Speaking this week with Larry King on his Web show "Politicking," potential 2016 Republican presidential candidate and rising conservative star Dr. Ben Carson issued a confusing and somewhat contradictory statement about his stance on the same-sex marriage.
When King asked Carson if he considers same-sex marriage to be a "civil rights issue," Carson replied that he doesn't think it's a civil rights issue, and further added that he believes in the Libertarian idiom of "live and let live," which is the belief that people should be allowed to live their life any way they see fit.
"For me, it's not a big issue," Carson said. "You know, I think any people can do anything they want to do." more >>
There's a new battleground in the war on Christmas – the suburbs of our nation's capital. The school board in Montgomery County, Maryland has decided to appease Muslims families by making the school calendar — religious neutral.
That's bad news for all you Jews and Gentiles out there. As of next year – all Christian and Jewish holidays will be removed from the calendar. That means no more Christmas, no more Easter and no more Yom Kippur.
There's no word on whether the board will remove the Irish from St. Patrick's Day or the love from St. Valentine's Day or the trees from Arbor Day. more >>
WASHINGTON — The Religious Freedom Restoration Act is under increasing attack since the U.S. Supreme Court'sHobby Lobby decision that granted "closely-held" businesses an exemption from the birth control mandate, religious freedom lawyers claimed at the Federalist Society's annual National Lawyers Convention.
In response to the Hobby Lobby case and possible religious exemption cases citing it, there may come a "softening" of the decision by judges over the coming years, explained members of a panel event on Thursday on the topic of religious liberty.
Kim Colby, senior counsel at the Christian Legal Society, said to those gathered that since the Supreme Court's decision in Burwell v. Hobby Lobby, Inc., efforts to undermine religious exemptions have increased. more >>
In an effort to prevent what happened last Christmas season to a first grader at a California school who was stopped by his teacher from passing out candy canes with a Christian message to his classmates, religious freedom lawyers have filed a request for a preliminary injunction in the U.S. District Court for the Central District of California.
Last year, when Isaiah Martinez brought his Christmas gifts to Merced Elementary in the West Covina Unified School District, his teacher took possession of the candy canes. At the direction of the school principal, the teacher instructed Isaiah that "Jesus is not allowed in school" and she removed the candy cane messages from each candy cane, threw the messages in the trash, and handed the candy canes back to Isaiah for delivery to his classmates, according to Advocates for Faith & Freedom.
Isaiah then "nervously handed the candy canes to his classmates in fear that he was in trouble for trying to bring a little Christmas cheer and 'good tidings' to class," AFF stated. The canes no longer had a message attached that recited the legend of a candy maker who created the candy cane to symbolize the life of Jesus Christ. more >>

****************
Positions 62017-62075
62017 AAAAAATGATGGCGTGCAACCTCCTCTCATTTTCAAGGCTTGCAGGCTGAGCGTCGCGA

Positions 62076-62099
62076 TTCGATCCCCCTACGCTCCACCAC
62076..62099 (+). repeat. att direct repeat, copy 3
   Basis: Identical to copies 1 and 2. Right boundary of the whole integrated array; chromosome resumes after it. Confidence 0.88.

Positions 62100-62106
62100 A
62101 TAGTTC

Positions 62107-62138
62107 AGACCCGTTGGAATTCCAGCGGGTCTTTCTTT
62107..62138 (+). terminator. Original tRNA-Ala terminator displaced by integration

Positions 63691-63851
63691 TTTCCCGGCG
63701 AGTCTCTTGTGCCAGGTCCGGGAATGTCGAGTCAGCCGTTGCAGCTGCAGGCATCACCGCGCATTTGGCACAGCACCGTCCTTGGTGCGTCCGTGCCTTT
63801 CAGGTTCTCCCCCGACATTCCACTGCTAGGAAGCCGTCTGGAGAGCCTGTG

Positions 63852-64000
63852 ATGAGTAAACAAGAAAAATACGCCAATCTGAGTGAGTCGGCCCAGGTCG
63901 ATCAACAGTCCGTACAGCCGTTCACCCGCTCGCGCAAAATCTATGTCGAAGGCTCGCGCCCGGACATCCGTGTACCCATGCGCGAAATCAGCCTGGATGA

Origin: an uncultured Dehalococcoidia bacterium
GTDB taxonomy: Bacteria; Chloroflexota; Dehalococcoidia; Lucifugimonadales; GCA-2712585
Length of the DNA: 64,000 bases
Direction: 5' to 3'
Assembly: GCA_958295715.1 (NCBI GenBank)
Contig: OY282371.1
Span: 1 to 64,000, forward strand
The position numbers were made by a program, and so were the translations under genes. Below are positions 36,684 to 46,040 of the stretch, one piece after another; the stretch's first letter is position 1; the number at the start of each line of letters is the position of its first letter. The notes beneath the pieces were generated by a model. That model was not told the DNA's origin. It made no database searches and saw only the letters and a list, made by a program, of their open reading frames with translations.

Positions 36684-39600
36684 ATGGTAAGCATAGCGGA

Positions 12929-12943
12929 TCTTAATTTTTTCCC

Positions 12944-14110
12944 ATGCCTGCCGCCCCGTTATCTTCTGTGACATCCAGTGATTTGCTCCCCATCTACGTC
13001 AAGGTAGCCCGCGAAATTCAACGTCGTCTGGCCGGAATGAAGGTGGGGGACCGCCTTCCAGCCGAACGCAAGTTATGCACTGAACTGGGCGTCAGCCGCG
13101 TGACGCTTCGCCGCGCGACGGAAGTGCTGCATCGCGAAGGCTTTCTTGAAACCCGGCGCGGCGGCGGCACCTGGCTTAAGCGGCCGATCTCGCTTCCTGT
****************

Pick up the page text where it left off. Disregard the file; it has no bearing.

WASHINGTON — Can churches have religious freedom in a nation without economic freedom? This issue was explored Monday at an Acton Institute conference hosted by the Catholic University of America.
While the relationship between economic and religious freedom is complicated, religious freedom advocates should also champion economic freedom because they both rely upon some of the same foundational principles, several of the speakers argued.
There are four major themes in the Second Vatican Council's Declaration on Religious Freedom, also known as Dignitatis Humanae, which is Latin for "of the dignity of the human person," noted Jay Richards, assistant research professor in the School of Business and Economics at CUA: Religious freedom should be based upon 1) the fundamental dignity of every human person, 2) freedom of association, 3) the rights of parents to raise their children according to their beliefs, and 4) the God-ordained but limited role of government. more >>
A couple weeks ago, The Washington Post sent a shudder up the spines of its female readers by running a story featuring a new study that found women hold fewer leadership positions within evangelical non-profits than they do in the general marketplace. Pundits are using this study to point to a struggle between submissive women and sexist men within evangelical's supposedly patriarchal community. But more facts need to be known before broad brushing us with the accusation that evangelical non-profits "ignore the gifts of women in leadership."
As easy as it is to demand greater gender diversity within evangelical non-profits, we risk minimizing the professional sacrifices many women choose to make for the sake of their personal lives. Women's juggling of jobs and family at the same time is called work-family balance, and workplace flexibility is the only thing that makes it possible.
As two women, we represent very different seasons in life through which most women go. In our single 20-somethings, women have the time to put in the 12-hour work day the non-profit world often demands, and then commuting the hour-long train or car ride home before driving through Taco Bell and finally calling it a day. The next day, we wake up and do it all over again. This is often the lifestyle it takes for a woman (or man) to climb the career ladder in the public and private sectors. But that's not a preferable lifestyle for most women with children at home. more >>